Digital-analog Converter - Part 2

As the name indicates, the task of a digital-analog converter is the conversion of digital signals into analog signals. They are being used in various aspects of our daily life.

Areas of Application

Audio Technology
Digital-analog converters are installed in music players and PC sound cards for playback of digital signals on CDs or MP3 files via speakers.

Video Technology
In order to be able to display digital signals on a (PC) monitor, they must be converted by circuits connected to the work memory (RAMDAC).

Telecommunications
Generation of transmission signals in mobile communication devices requires very fast conversion of digital to analog signals.

Digital-analog converters are also used for control of many technical devices with electromechanical or electrochemical actors and as digital potentiometers or multipliers, for example for volume control on TVs.

Function of a Digital-analog Converter

A digital-analog converter is not a reversed analog-digital converter. A once quantized time- and value-discrete digital signal can never again be converted back into the original analog signal.
The reason for this is that an analog signal is time- and value-continuous, so that the amplitude can be measured at any time of the signal. On the other hand, a digital signal is reduced to specific scanning points: Accordingly, statements concerning the condition of the signal can be made at the respective point in time, but not about the condition of the signal between the individual scanning points.

Signal Conversion

An input register keeps the value at output of the signal from one scanning point to the next. This creates various courses of an analog, i.e. time- and value-continuous signal. As only the digital scanning points are available for the process of the digital-analog converter, different courses can result. Undesirable frequencies in the high range can be eliminated with anti-aliasing filters applied to the analog signal.
Quantization steps, i.e. the division of the signal into scanning points, also cause distortion of the signal. This is caused by the phenomenon of enveloping quantity curves, the so-called sampling or cardinal curves, the Sinc function. As the deviations caused by this are often rather in the low frequency ranges, they can be reduced or eliminated with the aid of low-pass filters. Depending on the type of signal, a quantization step can include one or more scanning points.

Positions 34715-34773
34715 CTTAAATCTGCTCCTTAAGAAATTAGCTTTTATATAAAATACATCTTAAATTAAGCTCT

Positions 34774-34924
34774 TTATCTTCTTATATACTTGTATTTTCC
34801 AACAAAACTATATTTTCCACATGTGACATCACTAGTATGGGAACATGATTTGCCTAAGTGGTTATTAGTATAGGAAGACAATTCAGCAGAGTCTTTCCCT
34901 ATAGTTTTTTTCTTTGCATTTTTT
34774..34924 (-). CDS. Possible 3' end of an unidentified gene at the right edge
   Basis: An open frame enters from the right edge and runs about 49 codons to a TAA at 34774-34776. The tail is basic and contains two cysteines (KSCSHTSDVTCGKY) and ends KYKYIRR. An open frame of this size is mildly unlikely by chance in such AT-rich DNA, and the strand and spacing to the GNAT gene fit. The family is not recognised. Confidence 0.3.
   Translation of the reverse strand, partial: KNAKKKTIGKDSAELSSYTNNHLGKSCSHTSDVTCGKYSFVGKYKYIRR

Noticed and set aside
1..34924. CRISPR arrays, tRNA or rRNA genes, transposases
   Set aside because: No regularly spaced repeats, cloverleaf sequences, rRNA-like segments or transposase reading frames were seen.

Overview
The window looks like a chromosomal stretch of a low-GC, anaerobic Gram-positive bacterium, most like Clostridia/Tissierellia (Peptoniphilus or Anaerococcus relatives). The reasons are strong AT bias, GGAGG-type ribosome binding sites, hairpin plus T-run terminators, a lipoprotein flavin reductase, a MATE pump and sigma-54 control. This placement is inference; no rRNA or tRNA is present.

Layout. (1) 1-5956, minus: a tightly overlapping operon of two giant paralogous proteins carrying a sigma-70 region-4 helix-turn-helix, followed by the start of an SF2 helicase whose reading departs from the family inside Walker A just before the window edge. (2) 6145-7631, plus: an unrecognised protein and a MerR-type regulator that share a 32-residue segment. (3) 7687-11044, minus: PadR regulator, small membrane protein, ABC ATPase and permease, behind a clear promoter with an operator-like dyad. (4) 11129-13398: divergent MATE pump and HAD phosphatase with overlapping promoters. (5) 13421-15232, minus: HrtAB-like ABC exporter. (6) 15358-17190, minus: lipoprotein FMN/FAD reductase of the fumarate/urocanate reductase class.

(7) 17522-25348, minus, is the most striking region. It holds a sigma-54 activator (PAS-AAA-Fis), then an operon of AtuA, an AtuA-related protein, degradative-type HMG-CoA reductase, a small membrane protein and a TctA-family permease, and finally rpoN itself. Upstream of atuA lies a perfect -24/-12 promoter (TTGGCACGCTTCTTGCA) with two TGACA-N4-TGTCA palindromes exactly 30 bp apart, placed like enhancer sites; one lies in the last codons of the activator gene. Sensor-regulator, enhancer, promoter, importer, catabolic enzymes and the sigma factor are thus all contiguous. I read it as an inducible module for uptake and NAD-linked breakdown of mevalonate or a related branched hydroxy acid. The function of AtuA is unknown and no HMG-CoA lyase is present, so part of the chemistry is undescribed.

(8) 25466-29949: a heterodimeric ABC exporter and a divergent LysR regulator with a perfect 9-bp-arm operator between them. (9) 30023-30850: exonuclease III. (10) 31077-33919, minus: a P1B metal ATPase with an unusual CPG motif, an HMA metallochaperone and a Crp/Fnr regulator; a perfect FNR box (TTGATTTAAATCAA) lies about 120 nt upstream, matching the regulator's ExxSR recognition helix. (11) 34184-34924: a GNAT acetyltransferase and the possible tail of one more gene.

However, when the distortion is below the filter range, the well-known quantization noise is caused.

Specific causes for measuring value errors

In addition to the zero point error, the amplification error, and the non-linearity error, some further specific causes for a deviation from ideal and reality can be named for the digital-analog converter:
When the input values increase step by step, a reduction of the output values may occur depending on the implementation method being used. These are called step errors. The probability for occurrence of this error increases with the number of binary digits.
Time fluctuations, so-called jitter, have a considerable influence onto the output signal.

Classification of digital-analog converters according to the implementation method

Direct Method
A voltage divider has exactly 1 resistor for each quantization step. All resistors are weighted equally and are allocated to their quantization step by means of a so-called 1-of-n switch.
Although this method can be realized fastest, the effort increases strongly with increasing signal resolution. A known example is the 8-bit converter with its 256 resistors and 272 switches.

Parallel Method
A digital signal logically is composed of binary digits. The number of resistors with the parallel method corresponds to the number of binary digits of the signal. With this, the individual resistors are weighted according to the significance of their associated binary digit. Each bit in the representation of the digital signal requires a switch. The different-value currents are switched to a bus line or directed away, depending on whether they are 0 or 1. All connected currents are converted to voltage by means of an operational amplifier.

1-bit converter
With this implementation of the digital-analog converter, the signal is generated with the aid of time steps. Here, the total number of time steps corresponds to the number of quantization steps. Only a single switch is used, which is switched on or off by the digital signal, and this specifies the scanning frequency. Accordingly, the final signal is the arithmetic means of the voltage switched on and off in this way.
As the process requires counting of the time steps as well as forming of the front, this means it is time-consuming, but can be realized rather easily and cost-effectively. It is often used as an integrated circuit for microprocessors.

Classification of Digital-analog converters by wiring

Digital control
Another type of classification is the way how the digital signal is directed into the digital-analog converter. This is done either parallel, with one bit per connection line, or serial, with only one data line. In this case, the input signal in most cases is an electrical voltage with standardized representation. An additional control line is used to verify the validity of the supplied data.

Analog output
The output of the analog signal can also be used for classification of digital-analog converters. Thus, the signal can be provided either as current (voltage-output DAC) or as voltage (current-output DAC). In most cases, an amplifier circuit is required after processing for processing of the converted signal.